“It just wasn’t in the cards for me,” he added. “You just gotta get lucky sometimes.”
Unfortunately, luck was not with Hollifield in the Not For Long League, but it was about to change in another way.
Just prior to Hollifield’s trip to Jacksonville, he was contacted by NASCAR pit crew recruiter Deven Dittrich. According to Hollifield, Dittrich had been in touch with Virginia Tech strength and conditioning coach Dwight Galt IV and asked for guys who fit certain criteria. (For years, NASCAR has been recruiting former athletes for their pit crews.)
Dittrick was looking for former athletes who were good football players that were also good in the weight room. “Maybe not enough talent to make it to the league,” Hollifield said, “but still a really good football player, athletic, and a good culture guy.” The Hokies’ captain fit that profile, so Dittrick recruited him to try out for the Hendrick Motorsports or Trackhouse teams.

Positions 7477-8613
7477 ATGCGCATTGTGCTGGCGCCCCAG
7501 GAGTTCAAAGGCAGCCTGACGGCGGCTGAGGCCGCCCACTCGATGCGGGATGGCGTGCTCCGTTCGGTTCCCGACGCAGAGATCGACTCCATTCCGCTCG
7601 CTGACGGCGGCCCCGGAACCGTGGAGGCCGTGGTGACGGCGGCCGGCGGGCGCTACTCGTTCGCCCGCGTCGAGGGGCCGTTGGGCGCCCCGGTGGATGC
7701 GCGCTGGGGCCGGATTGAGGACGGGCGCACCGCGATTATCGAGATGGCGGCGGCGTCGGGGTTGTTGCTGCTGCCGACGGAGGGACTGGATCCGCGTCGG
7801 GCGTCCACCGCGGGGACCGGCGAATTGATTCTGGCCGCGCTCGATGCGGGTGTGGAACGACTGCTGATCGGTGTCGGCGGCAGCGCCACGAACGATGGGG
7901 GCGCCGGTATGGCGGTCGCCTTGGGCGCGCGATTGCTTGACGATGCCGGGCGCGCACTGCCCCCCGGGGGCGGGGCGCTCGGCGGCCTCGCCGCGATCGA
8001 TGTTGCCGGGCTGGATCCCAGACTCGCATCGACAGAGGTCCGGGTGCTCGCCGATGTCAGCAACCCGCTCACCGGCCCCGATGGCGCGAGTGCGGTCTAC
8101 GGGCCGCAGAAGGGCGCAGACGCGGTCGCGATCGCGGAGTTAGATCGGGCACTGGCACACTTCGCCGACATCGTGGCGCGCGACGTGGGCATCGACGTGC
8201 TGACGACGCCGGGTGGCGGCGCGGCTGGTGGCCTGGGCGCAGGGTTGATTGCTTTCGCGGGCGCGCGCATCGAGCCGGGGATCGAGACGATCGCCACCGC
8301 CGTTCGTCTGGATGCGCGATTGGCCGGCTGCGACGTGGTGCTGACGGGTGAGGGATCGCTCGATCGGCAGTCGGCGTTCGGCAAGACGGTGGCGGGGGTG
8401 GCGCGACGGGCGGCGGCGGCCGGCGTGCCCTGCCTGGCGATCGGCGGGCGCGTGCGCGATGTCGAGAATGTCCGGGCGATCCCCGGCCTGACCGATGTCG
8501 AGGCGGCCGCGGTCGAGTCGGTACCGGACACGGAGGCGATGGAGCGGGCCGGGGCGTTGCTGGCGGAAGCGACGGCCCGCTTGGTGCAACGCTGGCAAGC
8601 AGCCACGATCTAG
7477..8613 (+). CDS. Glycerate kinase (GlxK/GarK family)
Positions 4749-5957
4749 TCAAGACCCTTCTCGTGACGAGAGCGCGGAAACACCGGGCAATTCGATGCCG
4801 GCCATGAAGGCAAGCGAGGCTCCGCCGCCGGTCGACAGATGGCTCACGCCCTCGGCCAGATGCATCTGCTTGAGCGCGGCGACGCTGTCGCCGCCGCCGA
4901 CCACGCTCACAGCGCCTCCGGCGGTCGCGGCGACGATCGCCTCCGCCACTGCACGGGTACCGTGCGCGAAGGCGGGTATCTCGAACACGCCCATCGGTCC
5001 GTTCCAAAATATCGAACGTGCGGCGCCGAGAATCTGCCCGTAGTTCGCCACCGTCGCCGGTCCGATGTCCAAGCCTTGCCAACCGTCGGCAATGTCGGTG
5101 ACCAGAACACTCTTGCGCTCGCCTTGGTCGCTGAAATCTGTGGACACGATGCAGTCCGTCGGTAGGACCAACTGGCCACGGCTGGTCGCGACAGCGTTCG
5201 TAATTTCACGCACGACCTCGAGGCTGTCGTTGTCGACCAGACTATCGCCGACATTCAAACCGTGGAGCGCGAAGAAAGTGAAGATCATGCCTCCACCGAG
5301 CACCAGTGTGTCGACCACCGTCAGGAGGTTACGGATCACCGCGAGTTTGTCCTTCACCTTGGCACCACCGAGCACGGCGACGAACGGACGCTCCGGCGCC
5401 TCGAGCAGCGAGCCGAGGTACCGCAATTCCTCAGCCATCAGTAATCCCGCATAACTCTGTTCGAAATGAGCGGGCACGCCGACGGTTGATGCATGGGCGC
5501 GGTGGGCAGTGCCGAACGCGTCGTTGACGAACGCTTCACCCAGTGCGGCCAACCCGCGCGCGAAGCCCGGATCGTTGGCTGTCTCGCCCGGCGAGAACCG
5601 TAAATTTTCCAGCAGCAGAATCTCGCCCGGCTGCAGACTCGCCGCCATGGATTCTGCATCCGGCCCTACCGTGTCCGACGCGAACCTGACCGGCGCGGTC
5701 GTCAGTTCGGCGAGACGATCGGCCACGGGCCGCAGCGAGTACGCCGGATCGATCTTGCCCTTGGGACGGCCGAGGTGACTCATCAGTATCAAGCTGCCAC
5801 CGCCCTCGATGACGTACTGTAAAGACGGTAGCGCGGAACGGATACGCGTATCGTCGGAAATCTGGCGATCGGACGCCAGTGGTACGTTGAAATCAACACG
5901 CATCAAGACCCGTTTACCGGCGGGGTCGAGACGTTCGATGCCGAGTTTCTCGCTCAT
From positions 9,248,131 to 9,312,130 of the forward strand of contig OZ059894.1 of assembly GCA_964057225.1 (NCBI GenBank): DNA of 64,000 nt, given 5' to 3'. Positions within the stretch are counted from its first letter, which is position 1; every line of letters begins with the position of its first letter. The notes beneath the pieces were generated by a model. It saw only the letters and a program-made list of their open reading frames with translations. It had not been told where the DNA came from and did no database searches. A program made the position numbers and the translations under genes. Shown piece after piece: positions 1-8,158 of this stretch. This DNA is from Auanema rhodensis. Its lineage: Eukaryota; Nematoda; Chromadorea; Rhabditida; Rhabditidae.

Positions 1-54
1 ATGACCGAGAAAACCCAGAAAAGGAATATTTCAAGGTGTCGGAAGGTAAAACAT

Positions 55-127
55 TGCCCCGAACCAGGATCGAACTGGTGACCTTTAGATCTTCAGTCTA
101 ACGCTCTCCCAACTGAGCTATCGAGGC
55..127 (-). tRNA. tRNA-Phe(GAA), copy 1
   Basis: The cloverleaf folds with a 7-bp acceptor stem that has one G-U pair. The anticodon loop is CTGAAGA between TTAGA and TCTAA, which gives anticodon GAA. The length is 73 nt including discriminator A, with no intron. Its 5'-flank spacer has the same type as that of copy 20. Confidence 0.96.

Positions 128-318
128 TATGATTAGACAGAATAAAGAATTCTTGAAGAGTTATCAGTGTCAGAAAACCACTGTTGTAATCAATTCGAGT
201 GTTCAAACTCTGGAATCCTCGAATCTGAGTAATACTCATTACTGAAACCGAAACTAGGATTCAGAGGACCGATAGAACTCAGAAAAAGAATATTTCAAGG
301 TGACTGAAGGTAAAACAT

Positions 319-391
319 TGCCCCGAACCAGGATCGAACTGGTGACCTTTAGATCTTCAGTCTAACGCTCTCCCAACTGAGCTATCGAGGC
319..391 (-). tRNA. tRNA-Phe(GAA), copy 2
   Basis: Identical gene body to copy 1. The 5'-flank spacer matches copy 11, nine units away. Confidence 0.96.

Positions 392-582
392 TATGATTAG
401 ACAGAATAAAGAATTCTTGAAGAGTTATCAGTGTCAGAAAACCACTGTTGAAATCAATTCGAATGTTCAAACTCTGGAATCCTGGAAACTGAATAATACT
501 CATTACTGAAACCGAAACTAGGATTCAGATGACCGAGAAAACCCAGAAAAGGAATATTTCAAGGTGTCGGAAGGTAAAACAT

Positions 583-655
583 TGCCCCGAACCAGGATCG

At the time, though, Hollifield was still pursuing his NFL dream, so Dittrick would have to wait.
After leaving Jacksonville, Hollifield returned home to Shelby, North Carolina and continued to work out, contemplating another tryout in the NFL or one in the USFL while enjoying his time with his family. By July though, Hendricks, who had been in contact with Hollifield through Dittrick, called again. This time, Hollifield made the move.
“I didn’t think I could pass up an opportunity like this,” Hollifield said of his decision to give up football and join NASCAR. “There’s very few people who get this opportunity.” It was a career that he could see for himself in the long run.
On July 15, he attended a Rookie Mini-Camp for Hendricks. Yes, just like the NFL, the NASCAR team brought in the former football player for a three-day tryout.
“I went there every day, I worked out with the guys, and I’d pit with them,” Hollifield said. “They’d see if I had the skillset and if I fit the culture.”
Obviously he did, because after the weekend was over, he got the call with the good news. He signed his contract and was ready for #NewBeginnings. He started working July 31, and one month later, he was pitting in Daytona!